Title: Sport 32

Editor: Fergus Barrowman

Publication details: Fergus Barrowman, December 2004

Part of: Sport

Conditions of use



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Sport 32: Summer 2004

Ashleigh Young

Ashleigh Young

page 149

Turning Twenty

At the top of the hill you can read
your fortune in tree leaves
congealed in the sky, where cloud
has been drinking this morning.

If you follow the line of birches
on the banks of the river
you'll come to a small lagoon.
Sit down, write a pantoum. This is where your heart line ends. Or skew
off to the left: the black path is your money line
you'll see one or two saplings, tethered to dollar signs:

to the right you'll find feathers of a pukeko
that fell out of a tree and, still deluded by last night's moon,
plucked itself bald. The pukeko will sing
when it finds you. Join in, this
is your love line.

With your pockets full of leaves
and your mouth filled with feathers
of humming, hold on to this arm
of supplejack as you swing over the fence. Fall
in the mud. In your knee-prints
see the two faces of the man you will marry.
In the wedding-veil white

of the sheep's skull at your feet
you'll see eyes made of air, the bone
of all the days of the week, smooth
as morning paper. In your hand
page 150 it's light as a milk carton. You will
never be as old
as this. The tyre-swing is heavy with rain

but climb on. Go swooping through the air
on the wheel of someone's hollowed-out car:
each turn counts for one letter
of the alphabet,
each letter counts for a town
you will drive through or live in.
If you look up at the spinning tree
your breath will catch
like a kite there. Let go now
and your centre of gravity
will pull you upright.


He was a small man
at first, with shoulders that fell;
his hands were of
a coldness she had felt before
on a bivouac's inner wall. They had

camped at the edge of the bush
on their way to the Sounds.
Morning stars
visited their mesh window:
awake, she surveyed the sheer slope

page 151

of his face, how his cheekbones
rose like footholds
on the stave
of his skull. The unknown kisses
of his climber's feet, browsing her shins

like eels in the river.
When sleep got inside him
at last she could press
the cavity in her chest
to the heavy lids of his shoulder blades

which, with tact, could be pried gently loose
so to venture into the warmer
interior, her tiny pen-light darting
through the blacknesses
she met along the way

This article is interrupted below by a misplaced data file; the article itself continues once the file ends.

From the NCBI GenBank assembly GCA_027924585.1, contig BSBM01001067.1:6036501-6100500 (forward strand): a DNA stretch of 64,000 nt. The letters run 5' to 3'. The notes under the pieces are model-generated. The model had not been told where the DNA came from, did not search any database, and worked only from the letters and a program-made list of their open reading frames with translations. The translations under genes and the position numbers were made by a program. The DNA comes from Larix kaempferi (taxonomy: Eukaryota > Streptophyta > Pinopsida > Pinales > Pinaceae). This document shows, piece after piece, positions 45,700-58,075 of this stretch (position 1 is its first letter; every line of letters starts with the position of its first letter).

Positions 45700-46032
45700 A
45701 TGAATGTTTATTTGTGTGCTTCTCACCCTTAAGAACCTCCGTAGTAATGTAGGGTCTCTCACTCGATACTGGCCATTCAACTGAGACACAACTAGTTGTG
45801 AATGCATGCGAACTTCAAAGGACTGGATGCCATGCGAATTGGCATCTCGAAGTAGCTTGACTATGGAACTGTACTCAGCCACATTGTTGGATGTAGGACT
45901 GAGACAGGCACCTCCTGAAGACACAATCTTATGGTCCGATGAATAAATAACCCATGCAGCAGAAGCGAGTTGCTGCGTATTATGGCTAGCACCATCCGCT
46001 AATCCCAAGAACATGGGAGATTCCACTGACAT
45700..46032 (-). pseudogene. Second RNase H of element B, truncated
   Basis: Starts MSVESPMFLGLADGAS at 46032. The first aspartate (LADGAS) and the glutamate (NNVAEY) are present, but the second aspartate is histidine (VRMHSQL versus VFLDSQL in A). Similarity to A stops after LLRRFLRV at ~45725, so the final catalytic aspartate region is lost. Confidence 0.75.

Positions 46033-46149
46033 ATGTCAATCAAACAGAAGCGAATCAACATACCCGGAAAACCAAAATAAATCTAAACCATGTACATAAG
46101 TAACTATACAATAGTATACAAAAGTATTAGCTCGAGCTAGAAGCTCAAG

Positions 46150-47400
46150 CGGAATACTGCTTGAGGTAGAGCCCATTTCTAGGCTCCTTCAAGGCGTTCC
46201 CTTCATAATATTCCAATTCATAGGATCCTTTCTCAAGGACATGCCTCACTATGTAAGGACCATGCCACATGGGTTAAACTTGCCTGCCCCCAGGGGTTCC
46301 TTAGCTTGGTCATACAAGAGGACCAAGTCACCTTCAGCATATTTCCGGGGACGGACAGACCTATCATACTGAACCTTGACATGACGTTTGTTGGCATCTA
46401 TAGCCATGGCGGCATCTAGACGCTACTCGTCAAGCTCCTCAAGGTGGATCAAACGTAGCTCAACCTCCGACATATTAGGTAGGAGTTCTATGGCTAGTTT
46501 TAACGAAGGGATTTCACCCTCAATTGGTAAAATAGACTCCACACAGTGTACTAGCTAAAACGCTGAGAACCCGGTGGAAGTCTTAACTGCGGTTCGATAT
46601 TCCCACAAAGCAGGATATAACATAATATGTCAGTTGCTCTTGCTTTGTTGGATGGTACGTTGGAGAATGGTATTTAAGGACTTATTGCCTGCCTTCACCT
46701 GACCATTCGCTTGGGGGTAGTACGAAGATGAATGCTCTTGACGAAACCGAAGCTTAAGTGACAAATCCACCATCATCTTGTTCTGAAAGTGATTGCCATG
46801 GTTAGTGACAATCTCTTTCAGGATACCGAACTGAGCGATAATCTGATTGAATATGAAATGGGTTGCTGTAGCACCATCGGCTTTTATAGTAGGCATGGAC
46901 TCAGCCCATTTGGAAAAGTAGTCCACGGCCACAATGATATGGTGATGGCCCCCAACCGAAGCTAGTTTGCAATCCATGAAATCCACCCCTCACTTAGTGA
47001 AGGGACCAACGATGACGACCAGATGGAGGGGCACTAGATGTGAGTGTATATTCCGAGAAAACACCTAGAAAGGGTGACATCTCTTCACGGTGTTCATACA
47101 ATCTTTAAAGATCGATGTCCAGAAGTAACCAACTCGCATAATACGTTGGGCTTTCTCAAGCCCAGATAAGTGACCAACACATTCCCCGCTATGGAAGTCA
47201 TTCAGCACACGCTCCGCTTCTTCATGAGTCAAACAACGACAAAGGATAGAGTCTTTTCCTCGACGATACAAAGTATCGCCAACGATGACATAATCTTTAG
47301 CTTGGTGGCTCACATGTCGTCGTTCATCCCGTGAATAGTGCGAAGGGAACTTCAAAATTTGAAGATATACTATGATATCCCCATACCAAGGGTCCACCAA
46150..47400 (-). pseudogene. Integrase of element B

that draped their arms on her arms
and tried to turn her back. Wetas
on the ceiling! A single rock
falling: one-one-thousand, two-one-thousand,
she heard it knock the water. There were no glow-worms

there. Far away or close by,
the stitching and unpicking
of oars
on the river. Voices,
young laughter, students touring

together. She travailed the roof
with her single file of light, found only bodies
of black rock, stretching, craning lips
into one another's necks.
The rocks bit at the soles

page 152

of her feet. She missed the moon,
imagined it rolling
back in the sky's head,
appearing again through a cloud
and following, bony old thing
and pale, still travelling.

‘If you ever get lost, just follow the river.’
She had always been told this
but whether it was because the river flowed
to another, safer, cave
or because a boat might cruise alongside
to take her home, she didn't know—
were there boys inside, who each had

his closed face and
his closing eyes?
Sometimes her feet bled,
but he said nothing

and in the morning
she felt the push and pull of the water still
as if she had been swimming.
Then the slick curve of his eyes turned,

warmed to her like she was a stone
in his hand.

Go Skating

I know when your eyes freeze over, a brackish pond
you will not skate over
that the old chords are creeping up on you,
a tremor in the white alley.

page 153

You are lying on your bed
and they come and stand over you
like aunts over a baby.

voices are melting together where friends
have gathered to turn twenty-
one in your living room

and the song is sung three times,
each a half-tone too low;
it is a body sliding down a mountain.

Sometimes you are at the summit
watching it go. Or you are at the pond
looking out over the brittle water;
through the black mohawked trees

comes the slithering sound.
Sometimes, now, you stand at the window
of your room. You lever

the pane to lean out under
the porchlight, look down
at the street, find it leaden with ice.
The old chords make a hollow sound.

It is the rattle of the piano keys
under your hands
when you don't turn the power on.